It is important to note that any tax refunds you may otherwise be eligible for during the period in which you are in non-collectible status will automatically be taken by the IRS until you finish paying off your tax bill. Tax bills that are excessively high may also have other ramifications, such as a tax lien being filed if you owe more than $10,000.

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    How Do I Apply for IRS Non-Collectible Status?

    Once you have determined that non-collectible status is your only option, you will need to submit your current financial information to the IRS to apply for this status. This process involves several steps, outlined below.

    Step 1: Gather Your Financial Information

    Begin by collecting your bank statements, proof of income and monthly living expenses, and information about your current assets. You will also need to provide proof of unemployment, significant medical expenses, or other significant financial hardships. This step provides the IRS with a picture of your current financial situation to help the agency make an accurate decision.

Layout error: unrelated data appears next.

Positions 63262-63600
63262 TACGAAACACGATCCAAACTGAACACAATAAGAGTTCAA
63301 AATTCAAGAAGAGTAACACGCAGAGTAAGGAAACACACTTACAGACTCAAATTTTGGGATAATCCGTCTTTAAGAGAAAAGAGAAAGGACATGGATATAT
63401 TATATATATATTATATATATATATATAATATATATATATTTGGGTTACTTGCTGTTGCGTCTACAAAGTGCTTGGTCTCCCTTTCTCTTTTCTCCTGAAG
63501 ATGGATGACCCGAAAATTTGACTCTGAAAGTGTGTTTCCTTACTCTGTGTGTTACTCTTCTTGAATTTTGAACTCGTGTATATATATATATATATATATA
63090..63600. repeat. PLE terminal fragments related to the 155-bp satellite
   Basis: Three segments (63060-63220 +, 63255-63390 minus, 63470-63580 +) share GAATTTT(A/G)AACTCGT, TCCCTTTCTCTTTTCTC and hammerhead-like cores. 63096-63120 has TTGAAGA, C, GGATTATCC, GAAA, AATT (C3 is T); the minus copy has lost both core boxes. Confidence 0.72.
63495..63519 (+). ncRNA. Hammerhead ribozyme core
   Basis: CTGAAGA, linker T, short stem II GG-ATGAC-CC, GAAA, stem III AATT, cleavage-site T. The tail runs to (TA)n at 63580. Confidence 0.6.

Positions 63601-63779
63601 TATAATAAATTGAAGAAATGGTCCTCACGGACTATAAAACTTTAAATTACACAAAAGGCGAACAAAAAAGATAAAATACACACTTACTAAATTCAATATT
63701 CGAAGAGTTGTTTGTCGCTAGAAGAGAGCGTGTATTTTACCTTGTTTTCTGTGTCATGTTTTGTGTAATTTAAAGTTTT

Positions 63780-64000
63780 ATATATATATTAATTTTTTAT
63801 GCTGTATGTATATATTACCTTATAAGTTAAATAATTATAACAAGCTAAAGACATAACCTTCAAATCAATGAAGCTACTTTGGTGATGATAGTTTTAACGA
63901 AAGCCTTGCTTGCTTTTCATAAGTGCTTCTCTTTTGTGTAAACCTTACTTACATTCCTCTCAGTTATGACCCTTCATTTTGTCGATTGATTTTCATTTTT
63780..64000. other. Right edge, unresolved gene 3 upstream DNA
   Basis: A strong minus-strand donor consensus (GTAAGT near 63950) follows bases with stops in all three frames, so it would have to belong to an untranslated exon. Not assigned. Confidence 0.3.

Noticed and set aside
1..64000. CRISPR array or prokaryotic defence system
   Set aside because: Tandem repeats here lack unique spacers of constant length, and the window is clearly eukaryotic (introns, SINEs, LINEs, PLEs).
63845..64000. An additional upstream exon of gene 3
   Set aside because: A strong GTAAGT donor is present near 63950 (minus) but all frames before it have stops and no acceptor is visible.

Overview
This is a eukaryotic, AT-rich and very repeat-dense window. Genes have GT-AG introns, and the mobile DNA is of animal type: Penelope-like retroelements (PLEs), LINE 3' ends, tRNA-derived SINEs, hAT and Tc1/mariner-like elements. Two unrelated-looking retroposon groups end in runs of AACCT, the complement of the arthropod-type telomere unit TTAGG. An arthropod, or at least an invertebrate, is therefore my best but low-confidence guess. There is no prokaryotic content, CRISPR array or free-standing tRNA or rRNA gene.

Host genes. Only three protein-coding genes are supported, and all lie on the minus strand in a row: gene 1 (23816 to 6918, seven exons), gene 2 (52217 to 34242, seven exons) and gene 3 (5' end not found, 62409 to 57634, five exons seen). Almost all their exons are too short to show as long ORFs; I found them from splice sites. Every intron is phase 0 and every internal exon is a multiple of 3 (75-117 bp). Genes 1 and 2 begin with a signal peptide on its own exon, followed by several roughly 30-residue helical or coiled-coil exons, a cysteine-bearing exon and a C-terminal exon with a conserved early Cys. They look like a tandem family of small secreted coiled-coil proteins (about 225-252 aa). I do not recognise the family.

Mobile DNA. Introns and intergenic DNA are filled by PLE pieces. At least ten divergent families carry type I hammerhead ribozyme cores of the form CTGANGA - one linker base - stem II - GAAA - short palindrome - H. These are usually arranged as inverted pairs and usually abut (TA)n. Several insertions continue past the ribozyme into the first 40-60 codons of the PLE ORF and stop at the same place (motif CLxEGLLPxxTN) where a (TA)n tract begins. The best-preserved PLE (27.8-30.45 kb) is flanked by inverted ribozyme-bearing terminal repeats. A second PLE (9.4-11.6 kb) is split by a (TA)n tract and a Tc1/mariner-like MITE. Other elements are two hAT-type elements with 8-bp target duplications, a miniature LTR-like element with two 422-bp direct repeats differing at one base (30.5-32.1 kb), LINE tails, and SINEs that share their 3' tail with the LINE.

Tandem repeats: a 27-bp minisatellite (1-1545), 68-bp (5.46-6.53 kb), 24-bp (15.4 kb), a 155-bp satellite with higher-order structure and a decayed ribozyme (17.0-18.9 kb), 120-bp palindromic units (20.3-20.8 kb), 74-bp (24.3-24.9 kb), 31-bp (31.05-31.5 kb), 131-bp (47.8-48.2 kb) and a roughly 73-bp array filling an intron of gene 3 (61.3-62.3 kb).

Step 2: Fill Out Your Financial Statement

    Once you have gathered your financial information, you will need to fill out Form 433-A or Form 433-F. These forms require the information from Step 1, and filling out either is acceptable.

    Step 3: Analyze Your Financial Statement

    Next, you will need to determine how much (if any) you have left over each month after paying for food, rent, and other essential expenses. Subtract these amounts from your total monthly income to prove to the IRS that you do not have enough left to participate in a payment plan.

    Step 4: Submit Your Financial Statement

    Finally, submit form 433-A or Form 433-F to the IRS. Although you can mail this form in, you can usually get a quicker decision by calling the IRS directly at 1-800-829-1040 or having a tax professional call this number for you to discuss the information included in this statement.